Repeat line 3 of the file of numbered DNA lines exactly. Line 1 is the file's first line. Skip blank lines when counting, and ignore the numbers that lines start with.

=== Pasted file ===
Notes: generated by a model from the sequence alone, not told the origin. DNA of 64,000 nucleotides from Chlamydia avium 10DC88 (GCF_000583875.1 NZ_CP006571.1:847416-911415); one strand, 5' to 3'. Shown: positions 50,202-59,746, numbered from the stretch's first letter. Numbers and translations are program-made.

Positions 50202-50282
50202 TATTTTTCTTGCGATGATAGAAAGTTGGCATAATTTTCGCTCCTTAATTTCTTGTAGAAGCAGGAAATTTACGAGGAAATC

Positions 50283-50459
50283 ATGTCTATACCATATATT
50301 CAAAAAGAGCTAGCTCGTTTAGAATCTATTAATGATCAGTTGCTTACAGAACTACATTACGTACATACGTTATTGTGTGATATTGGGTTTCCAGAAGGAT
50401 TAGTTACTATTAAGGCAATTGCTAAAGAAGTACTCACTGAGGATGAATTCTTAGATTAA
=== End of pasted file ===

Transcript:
50202 TATTTTTCTTGCGATGATAGAAAGTTGGCATAATTTTCGCTCCTTAATTTCTTGTAGAAGCAGGAAATTTACGAGGAAATC